theater and entertainment components, approximately 3 million square feet of
convention and exhibition space, expansion of VLT gaming space and a parking
facility. Importantly, Genting has the exclusive lease on all the land
anticipated to be used in phase one and is the only legislatively approved VLT
operator in New York City.
The second phase would require additional land beyond the 67
acres currently under lease to Genting. The Port Authority controls an
adjoining 22 acres which Genting is considering for an additional 2,000 hotel
rooms and approximately a half million more square feet of convention and
Genting is prepared to work with the relevant labor unions
and execute a project labor agreement. They will also work with the local
communities and local governments on zoning, and meet or exceed all state MWBE
Transportation to the site is an issue that needs to be
addressed and we have been discussing the feasibility of MTA service from
Manhattan to Aqueduct, with Genting paying the cost of such service.
There is also an
issue as to how this racino expansion at Aqueduct would affect operations at
the nearby Belmont race track.
The Aqueduct project
is linked to the Javits Center redevelopment as the New York Metropolitan area
needs a convention site and if we do not plan to develop one as an alternative
to Javits, then Javits would need to continue to operate. As I stated in my
State of the State message, the Javits Convention Center is too small to be a
competitive exhibition facility, and redevelopment of the current Javits site
has exciting possibilities for the West Side of Manhattan and beyond. I also
believe the redevelopment of Javits will render significant economic benefit to
the State of New York which is essential during these challenging fiscal times.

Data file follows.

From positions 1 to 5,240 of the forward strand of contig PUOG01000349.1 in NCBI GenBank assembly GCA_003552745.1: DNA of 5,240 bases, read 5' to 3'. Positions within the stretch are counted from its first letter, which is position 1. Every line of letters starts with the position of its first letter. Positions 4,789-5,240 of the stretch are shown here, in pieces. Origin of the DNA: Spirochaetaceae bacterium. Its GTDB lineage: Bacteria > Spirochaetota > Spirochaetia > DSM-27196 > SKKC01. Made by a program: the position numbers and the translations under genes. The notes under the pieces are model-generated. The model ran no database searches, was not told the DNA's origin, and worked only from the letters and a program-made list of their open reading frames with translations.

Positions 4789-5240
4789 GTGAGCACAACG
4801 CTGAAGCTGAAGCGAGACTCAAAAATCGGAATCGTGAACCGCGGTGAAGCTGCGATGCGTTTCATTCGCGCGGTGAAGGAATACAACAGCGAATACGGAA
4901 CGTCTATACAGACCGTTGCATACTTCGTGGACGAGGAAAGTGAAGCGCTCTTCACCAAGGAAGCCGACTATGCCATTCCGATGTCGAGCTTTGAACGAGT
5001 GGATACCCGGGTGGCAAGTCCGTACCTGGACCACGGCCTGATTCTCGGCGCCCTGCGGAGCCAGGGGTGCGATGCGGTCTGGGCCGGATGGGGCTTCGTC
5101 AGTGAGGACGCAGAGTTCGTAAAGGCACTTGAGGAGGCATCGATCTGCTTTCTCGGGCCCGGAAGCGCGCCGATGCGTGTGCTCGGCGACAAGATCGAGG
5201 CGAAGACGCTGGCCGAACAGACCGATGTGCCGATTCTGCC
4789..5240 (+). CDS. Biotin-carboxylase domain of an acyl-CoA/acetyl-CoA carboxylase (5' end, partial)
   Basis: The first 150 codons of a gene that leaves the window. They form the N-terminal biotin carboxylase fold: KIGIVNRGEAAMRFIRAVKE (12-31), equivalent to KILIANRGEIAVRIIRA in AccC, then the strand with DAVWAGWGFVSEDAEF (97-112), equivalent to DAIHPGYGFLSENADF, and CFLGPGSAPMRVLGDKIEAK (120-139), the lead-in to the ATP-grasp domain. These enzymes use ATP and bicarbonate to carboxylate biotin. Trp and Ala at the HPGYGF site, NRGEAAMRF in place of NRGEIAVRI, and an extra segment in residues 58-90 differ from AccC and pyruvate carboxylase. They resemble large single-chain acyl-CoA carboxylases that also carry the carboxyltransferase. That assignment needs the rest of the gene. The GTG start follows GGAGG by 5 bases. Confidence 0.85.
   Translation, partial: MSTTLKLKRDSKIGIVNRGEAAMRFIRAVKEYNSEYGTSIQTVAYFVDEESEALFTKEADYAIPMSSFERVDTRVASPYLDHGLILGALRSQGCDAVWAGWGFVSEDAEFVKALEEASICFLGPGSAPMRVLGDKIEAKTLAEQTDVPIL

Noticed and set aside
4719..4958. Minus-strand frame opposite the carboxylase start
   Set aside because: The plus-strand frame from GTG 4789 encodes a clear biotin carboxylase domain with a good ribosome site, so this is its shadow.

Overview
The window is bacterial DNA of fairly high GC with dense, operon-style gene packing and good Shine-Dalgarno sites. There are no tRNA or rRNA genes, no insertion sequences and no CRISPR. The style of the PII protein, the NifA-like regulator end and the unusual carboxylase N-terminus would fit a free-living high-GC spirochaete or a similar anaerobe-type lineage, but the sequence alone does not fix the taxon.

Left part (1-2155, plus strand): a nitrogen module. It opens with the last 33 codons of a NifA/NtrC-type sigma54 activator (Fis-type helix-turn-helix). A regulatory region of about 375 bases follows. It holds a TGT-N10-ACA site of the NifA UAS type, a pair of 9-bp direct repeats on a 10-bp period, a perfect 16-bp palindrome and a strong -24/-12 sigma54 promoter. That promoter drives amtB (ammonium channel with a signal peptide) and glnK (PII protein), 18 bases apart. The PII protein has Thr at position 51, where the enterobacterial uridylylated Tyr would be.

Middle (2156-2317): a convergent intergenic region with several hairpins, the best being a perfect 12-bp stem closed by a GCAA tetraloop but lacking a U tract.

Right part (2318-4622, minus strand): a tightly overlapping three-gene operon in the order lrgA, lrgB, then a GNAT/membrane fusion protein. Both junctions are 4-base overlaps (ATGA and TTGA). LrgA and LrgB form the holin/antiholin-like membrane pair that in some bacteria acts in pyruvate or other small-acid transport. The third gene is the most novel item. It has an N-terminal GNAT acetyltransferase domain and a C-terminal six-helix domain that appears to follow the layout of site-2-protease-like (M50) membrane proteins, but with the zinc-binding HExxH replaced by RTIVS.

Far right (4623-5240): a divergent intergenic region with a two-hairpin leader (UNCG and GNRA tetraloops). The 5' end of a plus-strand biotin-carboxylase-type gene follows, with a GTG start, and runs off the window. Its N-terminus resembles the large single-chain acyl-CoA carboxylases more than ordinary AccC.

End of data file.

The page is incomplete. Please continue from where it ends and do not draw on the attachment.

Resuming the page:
I will also ask the legislature to consider passing language
authorizing a Constitutional Amendment to allow casino gaming in the State of
New York. That referendum would be at best two years from now – if ever – and
should be considered as a separate issue from these current proposals. We would
hope that the Aqueduct project could be finalized within one year on an
expedited time frame.
Opponents to the project point out that many conventions
centers lose money. That is a true point. Most governments weigh the issue of
building a convention center with public money as a “loss leader” for the net
economic gain of additional tourism dollars, etc. That is a debatable
proposition. However, that is not the case here. The state is not building
anything. We are not spending public money on a convention center. Genting, a
private entity, will take the risk of economic success. I have never been a
casino or racino proponent, but we are here now and the question is how to best
maximize the economics and protect our citizens.
As you know, we are
working aggressively to attract business investment to New York State. It would
be ironic to say the least if New York did not seize an opportunity of this
scale when presented with it.
The bottom line is
that this is a low risk, high reward business opportunity for the state. The
Genting organization already controls the land under phase one and already is
the only legislatively approved operator for VLTs in New York City. Our only
“cost” is noneconomic: the issuance of additional gaming machines at a
preexisting gaming facility. The reward is approximately 10,000 construction
jobs, 10,000 permanent jobs and $4 billion investment in the state. This
investment would be one of the largest in the state’s history at no cost to the
A new convention center also frees the Javits site for redevelopment.
I think the merits are clear.
I would appreciate
your respective staff’s attention to engage in these conversations on a joint
basis to see if they can be brought to fruition.
I also think it would
be advisable for us to meet together with Genting officials in the coming weeks
to discuss the proposal in person.
Governor Andrew M.